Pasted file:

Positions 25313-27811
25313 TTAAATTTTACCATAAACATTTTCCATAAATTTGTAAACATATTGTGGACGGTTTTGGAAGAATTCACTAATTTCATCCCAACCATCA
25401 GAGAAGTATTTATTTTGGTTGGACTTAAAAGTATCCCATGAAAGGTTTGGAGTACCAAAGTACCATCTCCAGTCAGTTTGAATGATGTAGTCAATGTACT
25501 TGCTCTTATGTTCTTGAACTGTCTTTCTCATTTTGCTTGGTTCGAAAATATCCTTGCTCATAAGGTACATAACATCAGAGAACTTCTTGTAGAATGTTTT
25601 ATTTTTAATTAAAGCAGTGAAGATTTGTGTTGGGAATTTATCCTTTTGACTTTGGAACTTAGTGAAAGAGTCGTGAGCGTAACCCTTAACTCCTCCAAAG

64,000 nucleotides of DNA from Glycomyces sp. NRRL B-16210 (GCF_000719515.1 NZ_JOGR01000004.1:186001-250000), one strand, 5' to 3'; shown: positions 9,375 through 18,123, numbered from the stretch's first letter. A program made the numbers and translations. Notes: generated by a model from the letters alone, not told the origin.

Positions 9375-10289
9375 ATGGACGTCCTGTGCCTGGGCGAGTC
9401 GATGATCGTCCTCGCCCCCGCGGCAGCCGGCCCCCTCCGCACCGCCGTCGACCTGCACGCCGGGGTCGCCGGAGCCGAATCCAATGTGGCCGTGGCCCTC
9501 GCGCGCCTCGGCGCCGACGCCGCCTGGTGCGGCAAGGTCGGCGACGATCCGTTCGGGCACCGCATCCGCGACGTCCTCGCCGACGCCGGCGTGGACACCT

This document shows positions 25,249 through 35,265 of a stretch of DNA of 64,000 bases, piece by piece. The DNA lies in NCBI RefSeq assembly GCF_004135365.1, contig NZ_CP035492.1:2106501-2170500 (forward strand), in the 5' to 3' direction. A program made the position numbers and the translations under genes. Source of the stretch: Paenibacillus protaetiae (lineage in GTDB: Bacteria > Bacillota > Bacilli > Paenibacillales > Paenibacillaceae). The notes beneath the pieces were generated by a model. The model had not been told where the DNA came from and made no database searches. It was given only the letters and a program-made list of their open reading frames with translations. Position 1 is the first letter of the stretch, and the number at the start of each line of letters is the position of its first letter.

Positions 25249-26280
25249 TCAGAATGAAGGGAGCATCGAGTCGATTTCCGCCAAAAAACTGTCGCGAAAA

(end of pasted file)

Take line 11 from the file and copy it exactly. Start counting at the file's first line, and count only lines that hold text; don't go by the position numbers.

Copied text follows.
This document shows positions 25,249 through 35,265 of a stretch of DNA of 64,000 bases, piece by piece. The DNA lies in NCBI RefSeq assembly GCF_004135365.1, contig NZ_CP035492.1:2106501-2170500 (forward strand), in the 5' to 3' direction. A program made the position numbers and the translations under genes. Source of the stretch: Paenibacillus protaetiae (lineage in GTDB: Bacteria > Bacillota > Bacilli > Paenibacillales > Paenibacillaceae). The notes beneath the pieces were generated by a model. The model had not been told where the DNA came from and made no database searches. It was given only the letters and a program-made list of their open reading frames with translations. Position 1 is the first letter of the stretch, and the number at the start of each line of letters is the position of its first letter.